In a joint e-mail, Beverly Karplus Hartline, CEOSE Report Subcommittee Chairperson, and Samuel L. Myers Jr., CEOSE Vice Chairperson, acknowledge these issues, and point to one spot where the minority-scientist pipeline is especially leaky: "There is a huge drop-off in the minority transition from Ph.D. production to faculty representation." Another area of concern for CEOSE is the low numbers and slow increase in participation of Native Americans in science and science-related fields. Efforts are being focused on programs that provide research opportunities for Native Americans in high school and at Tribal Colleges and for research efforts based in their communities. But so far, the numbers remain very small.
Despite the increased funding and the modest progress, "minorities continue to experience barriers in gaining access to advanced education in science and related fields and achieving doctorates," according to the report. "Limited opportunities for gaining research experience and receiving research grants constitute major problems in limiting the advancement of minorities in the pipeline and into the workforce."
Minority Students Must Take Action
Because minorities still face an uphill climb in science and related fields, CEOSE committee members urge students to become more active in their education. "That's why it is critical for many minority undergraduate students to actively seek out mentors and participate in programs that will help them to gain the experience needed to progress in their chosen field," write Hartline and Myers.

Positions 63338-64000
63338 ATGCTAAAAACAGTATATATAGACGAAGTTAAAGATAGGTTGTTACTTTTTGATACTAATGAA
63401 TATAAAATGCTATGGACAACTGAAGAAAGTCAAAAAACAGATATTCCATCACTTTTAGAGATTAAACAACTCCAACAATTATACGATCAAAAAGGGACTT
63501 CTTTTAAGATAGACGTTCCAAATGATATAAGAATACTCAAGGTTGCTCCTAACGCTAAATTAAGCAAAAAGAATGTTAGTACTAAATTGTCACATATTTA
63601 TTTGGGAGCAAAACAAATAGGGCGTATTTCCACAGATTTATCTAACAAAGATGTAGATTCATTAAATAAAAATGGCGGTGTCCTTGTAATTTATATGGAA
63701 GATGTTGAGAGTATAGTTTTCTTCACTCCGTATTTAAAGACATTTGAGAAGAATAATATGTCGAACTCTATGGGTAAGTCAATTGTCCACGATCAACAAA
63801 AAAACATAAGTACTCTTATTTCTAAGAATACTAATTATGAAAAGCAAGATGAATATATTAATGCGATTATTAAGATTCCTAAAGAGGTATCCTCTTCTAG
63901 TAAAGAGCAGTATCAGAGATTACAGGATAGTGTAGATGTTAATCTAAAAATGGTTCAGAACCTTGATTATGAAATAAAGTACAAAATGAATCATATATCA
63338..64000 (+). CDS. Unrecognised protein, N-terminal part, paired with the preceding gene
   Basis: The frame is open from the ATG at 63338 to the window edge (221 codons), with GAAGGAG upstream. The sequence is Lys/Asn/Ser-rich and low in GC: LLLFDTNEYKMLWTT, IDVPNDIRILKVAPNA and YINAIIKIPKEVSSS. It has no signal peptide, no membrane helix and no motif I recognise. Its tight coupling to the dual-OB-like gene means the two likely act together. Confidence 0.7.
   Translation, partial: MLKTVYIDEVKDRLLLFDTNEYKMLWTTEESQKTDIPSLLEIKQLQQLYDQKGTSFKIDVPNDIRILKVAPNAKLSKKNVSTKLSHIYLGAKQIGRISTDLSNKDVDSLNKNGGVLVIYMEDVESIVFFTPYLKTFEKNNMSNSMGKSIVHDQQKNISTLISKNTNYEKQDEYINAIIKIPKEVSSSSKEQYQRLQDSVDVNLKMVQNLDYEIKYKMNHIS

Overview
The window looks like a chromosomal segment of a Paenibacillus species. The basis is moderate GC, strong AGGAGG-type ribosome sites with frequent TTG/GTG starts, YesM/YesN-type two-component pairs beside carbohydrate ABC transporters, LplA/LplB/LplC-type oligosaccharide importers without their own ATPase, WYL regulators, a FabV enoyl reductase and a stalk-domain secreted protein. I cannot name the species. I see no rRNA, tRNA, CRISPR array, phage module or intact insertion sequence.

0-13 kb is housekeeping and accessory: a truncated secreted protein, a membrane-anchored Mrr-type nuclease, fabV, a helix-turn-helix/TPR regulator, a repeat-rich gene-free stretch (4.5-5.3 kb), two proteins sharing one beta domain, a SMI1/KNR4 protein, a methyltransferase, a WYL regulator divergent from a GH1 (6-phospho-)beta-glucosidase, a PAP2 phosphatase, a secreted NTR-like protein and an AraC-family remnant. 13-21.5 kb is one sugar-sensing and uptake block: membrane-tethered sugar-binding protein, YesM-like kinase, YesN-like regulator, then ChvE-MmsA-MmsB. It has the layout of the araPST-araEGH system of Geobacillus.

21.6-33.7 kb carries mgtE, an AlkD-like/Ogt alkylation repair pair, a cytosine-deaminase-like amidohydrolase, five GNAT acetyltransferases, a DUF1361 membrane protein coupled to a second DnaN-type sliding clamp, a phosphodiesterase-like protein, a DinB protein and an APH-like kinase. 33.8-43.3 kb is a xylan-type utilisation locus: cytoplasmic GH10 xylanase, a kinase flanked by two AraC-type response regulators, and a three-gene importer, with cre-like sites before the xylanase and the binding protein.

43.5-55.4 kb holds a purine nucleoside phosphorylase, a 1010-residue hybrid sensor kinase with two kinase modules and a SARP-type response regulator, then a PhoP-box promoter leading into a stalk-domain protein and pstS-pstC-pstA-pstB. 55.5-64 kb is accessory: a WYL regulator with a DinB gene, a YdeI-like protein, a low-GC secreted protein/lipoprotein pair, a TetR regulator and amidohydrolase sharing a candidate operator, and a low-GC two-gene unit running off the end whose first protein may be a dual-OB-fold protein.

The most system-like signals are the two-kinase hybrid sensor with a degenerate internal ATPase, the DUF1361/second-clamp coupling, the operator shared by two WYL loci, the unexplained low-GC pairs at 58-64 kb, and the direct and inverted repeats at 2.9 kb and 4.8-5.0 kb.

"The best thing any student can do is to engage in research at the earliest possible stages," says Robert Lichter, CEOSE Chairman and Principal of Merrimack Consultants. He adds that while research interests that develop early on are likely to change over the course of a career, early research experience is always valuable.
So where can students find research experience? Hartline and Myers say that students can engage in research through summer internships like the Research Experiences for Undergraduates (REU) programs funded by NSF and through other summer training programs. "Many of these programs are available to high school students. We urge [minorities interested in science] to participate early and often. This will build your network and reputation, convert your ideas into action, and help your applications to college and graduate school rise to the top of the stack."
In addition to obtaining research experience as an undergraduate, Hartline and Myers say that selecting a graduate school that is highly regarded in the student's field is important for students who aim to make that final, difficult leap to a faculty position. Once accepted into a graduate program, students are likely to feel isolated, due to low numbers of minority graduate students in the department.